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At Ibm, The Great Shrink Down May Be Over


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AT IBM, THE GREAT SHRINK-DOWN MAY BE OVER

For a time, IBM Chief Financial Officer Jerome B. York was just what the struggling computer giant needed. In a little more than two years, the blunt-talking executive engineered a balance-sheet turnaround by relentlessly slicing corporate fat. Then, on Sept. 1, he dropped a bombshell: He resigned to become vice-chairman of Kirk Kerkorian's Tracinda Corp. and join its bid to take over Chrysler Corp. York acknowledges he's leaving IBM just as Chairman Louis V. Gerstner Jr. is making a major strategic shift, from York's no-holds-barred cost-slashing to a new focus on boosting revenue. "Lou's charter is, at this point in time, certainly the opposite [of mine]," York says.

That change in emphasis is largely behind what's shaping up as a major management shuffle at IBM. To replace York, Gerstner named longtime colleague G. Richard Thoman as CFO, yanking him off the as-yet-incomplete task of turning around Big Blue's struggling PC business. Gerstner also moved four executives up the ladder. The big surprise: Longtime IBM executive Robert M. Stephenson, unknown outside the computer giant, was given the high-profile job of running the PC business. What's more, IBM shuffled executives in its troubled software business. In all, nearly a dozen executives changed jobs.

SOFTWARE CZAR. Meanwhile, Gerstner has been quietly bolstering the ranks with outsiders. The latest example: Gian Carlo Bisone, lured from rival Compaq Computer Corp. to be software marketing chief. Up and down the ladder, Gerstner has recruited scores of executives to run everything from PC manufacturing to high-level consulting units. Since April, 1993, when Gerstner took over, 12% of IBM management has come from places such as Black & Decker, Booz Allen, NEC, Citibank, MCI Communications, and Compaq. "I'm sorry to see York go, but Gerstner does seem to be building a strong team," says William Milton Jr., an analyst with Brown Brothers Harriman & Co.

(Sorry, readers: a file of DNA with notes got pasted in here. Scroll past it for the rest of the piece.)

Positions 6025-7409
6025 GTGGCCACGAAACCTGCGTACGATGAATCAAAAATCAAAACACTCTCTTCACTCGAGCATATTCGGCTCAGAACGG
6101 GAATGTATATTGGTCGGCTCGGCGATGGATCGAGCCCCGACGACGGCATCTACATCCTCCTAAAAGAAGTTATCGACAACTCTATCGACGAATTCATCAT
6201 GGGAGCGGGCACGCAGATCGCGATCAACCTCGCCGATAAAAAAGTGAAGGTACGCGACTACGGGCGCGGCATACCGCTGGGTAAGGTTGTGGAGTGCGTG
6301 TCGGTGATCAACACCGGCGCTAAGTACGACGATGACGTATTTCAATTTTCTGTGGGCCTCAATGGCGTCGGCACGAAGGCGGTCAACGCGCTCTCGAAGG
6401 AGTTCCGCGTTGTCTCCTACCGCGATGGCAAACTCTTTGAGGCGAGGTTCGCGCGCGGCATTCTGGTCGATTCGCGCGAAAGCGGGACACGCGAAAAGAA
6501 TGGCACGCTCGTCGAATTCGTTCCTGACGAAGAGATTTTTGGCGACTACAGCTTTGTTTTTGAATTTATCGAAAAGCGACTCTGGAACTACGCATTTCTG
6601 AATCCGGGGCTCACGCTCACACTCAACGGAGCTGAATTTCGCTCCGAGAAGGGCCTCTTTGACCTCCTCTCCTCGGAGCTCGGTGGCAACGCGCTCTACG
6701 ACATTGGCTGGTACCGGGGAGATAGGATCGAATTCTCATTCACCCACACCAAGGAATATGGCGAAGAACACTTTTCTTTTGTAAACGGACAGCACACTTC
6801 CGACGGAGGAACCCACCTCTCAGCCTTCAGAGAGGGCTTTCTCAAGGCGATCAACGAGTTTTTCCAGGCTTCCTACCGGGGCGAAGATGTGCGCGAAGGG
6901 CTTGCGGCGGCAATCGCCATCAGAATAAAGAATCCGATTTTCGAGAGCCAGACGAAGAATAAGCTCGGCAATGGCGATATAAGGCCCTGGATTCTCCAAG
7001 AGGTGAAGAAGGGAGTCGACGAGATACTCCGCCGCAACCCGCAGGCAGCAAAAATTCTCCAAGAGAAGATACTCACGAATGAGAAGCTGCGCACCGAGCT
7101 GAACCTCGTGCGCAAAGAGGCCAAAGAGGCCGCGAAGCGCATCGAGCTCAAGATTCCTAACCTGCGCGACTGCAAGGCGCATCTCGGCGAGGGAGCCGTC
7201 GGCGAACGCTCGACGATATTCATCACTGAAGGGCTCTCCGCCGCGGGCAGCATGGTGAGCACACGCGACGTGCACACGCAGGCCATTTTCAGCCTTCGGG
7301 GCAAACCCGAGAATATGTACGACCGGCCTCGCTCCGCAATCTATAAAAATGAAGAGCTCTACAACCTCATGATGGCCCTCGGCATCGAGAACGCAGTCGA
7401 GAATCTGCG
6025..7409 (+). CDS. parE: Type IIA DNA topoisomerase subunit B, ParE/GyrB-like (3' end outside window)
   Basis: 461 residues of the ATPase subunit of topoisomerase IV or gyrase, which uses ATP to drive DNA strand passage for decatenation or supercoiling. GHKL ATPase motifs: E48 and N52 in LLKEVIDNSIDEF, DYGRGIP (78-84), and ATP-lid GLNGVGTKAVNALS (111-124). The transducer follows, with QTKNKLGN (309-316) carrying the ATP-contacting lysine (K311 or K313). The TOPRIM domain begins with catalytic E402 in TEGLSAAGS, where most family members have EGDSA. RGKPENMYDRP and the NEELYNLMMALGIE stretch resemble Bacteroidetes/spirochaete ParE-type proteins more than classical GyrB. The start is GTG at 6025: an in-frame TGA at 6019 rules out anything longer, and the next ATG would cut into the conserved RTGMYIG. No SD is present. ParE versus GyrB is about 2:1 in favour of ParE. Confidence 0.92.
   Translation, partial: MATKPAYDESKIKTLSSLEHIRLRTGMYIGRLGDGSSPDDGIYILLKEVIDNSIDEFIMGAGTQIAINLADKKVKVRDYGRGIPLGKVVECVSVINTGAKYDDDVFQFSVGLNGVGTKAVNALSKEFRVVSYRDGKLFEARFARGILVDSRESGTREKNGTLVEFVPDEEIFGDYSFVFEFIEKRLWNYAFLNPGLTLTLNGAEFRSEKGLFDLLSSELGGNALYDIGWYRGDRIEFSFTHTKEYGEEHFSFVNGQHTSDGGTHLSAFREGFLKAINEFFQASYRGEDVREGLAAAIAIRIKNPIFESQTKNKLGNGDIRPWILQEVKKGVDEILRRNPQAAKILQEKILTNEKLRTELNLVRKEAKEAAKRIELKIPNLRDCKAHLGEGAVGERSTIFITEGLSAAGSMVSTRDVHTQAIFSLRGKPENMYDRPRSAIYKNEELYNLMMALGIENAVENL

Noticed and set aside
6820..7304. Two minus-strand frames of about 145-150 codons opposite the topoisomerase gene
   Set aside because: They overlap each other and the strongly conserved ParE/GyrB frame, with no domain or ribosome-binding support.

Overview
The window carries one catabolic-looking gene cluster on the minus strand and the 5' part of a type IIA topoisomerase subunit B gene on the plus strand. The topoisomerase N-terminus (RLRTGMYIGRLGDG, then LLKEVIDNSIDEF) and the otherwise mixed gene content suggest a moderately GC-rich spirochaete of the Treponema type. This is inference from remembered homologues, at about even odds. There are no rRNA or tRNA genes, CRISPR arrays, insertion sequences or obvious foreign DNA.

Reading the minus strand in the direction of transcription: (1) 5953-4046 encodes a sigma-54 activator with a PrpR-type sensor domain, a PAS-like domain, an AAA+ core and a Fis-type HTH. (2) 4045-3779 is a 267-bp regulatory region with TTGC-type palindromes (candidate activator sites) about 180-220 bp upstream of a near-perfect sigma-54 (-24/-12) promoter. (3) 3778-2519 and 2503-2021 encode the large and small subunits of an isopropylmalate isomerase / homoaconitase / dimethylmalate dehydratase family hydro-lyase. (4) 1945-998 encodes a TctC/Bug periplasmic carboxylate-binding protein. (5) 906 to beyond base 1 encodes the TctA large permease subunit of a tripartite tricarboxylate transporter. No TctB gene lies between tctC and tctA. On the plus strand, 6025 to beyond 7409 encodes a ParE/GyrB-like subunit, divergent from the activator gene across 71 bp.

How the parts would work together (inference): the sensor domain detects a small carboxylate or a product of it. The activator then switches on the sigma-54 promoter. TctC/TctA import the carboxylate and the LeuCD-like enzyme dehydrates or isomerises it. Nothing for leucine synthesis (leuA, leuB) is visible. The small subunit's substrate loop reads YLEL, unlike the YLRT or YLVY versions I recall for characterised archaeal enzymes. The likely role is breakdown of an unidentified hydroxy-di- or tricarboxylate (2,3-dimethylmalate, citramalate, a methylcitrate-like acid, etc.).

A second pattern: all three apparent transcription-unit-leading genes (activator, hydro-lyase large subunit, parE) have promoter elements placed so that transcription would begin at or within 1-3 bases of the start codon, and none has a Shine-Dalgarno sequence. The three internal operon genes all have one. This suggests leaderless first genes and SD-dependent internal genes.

Gerstner's main goal: To shift IBM's mix of skills from old-line mainframes and minicomputers to high-growth businesses such as networking, software, and services. That job is far from complete, as became obvious on Sept. 13 when IBM stock sank 3% to 945/8, on the news that mainframe delays would hurt third-quarter earnings.

Gerstner's latest top-management picks are executives he thinks can produce greater growth. As head of North American sales, Stephenson helped streamline the sales organization, establish industry-specific sales units, and devise a compensation plan that boosted PC sales dramatically. David M. Thomas, who once headed IBM's successful AS/400 minicomputer business and recently ran Asia/Pacific sales, now gets the North American sales job.

Bolstering IBM's critical software business is another key element of the shakeup. Software units contribute $11 billion a year in revenue and an estimated $2.5 billion in IBM profits. But those numbers have been slipping this year. So in January, Gerstner made experienced troubleshooter John M. Thompson IBM's software czar--its first. In addition to bringing in Bisone, Thompson shook up the troubled OS/2 software unit, moving in longtime marketing executive John W. Thompson. John W., who is not related to John M., has been working to expand IBM's stable of independent software developers.

GLOBAL SAVVY. Thoman could be another big asset, analysts say. He has worked with Gerstner for 23 years in various capacities. Moreover, he ran several IBM businesses, including PCs. And, he's the first IBM CFO with a heavy dose of international experience--an area where the company already does 62% of its business and one that Gerstner is stressing.

At IBM, cost-slashing remains an important goal. To make room for new recruits, the company has cut workers in administration, finance, and marketing. Now, analysts expect it to launch a new round of cuts in its North American workforce--anywhere from 6,000 to 10,000 employees--by the end of this month. The cuts will allow Gerstner to add a substantial number of employees in fast-growing businesses, while keeping employment at around 215,000 to 220,000, analysts say.

Now, if all those new managers will just lead the way, maybe IBM could get on to the next phase of its recovery--revenue growth.

SHUFFLING THE DECK

-- GIAN CARLO BISONE, 48, general manager of software marketing. Strength: an ex-Compaq Computer exec with global marketing expertise.

ROBERT STEPHENSON -- 57, senior vice-president and PC chief. Strengths: no-nonsense attitude and ability to carry out existing strategy.

-- RICHARD THOMAN, 51, chief financial officer. Strengths: longtime Gerstner confidant, rich international experience, has run several IBM businesses.

DAVID THOMAS -- 46, general manager in charge of North American sales. Strength: well-respected by IBM's sales force.

-- JOHN M. THOMPSON, 52, senior vice-president and top software exec. Strengths: analytical skills, willingness to bring in outside people and suppliers.

JOHN W. THOMPSON -- 46, general manager of IBM's Personal Software Products Div. Strength: has worked with companies developing software for IBM.By Ira Sager, with Amy Cortese, in New York


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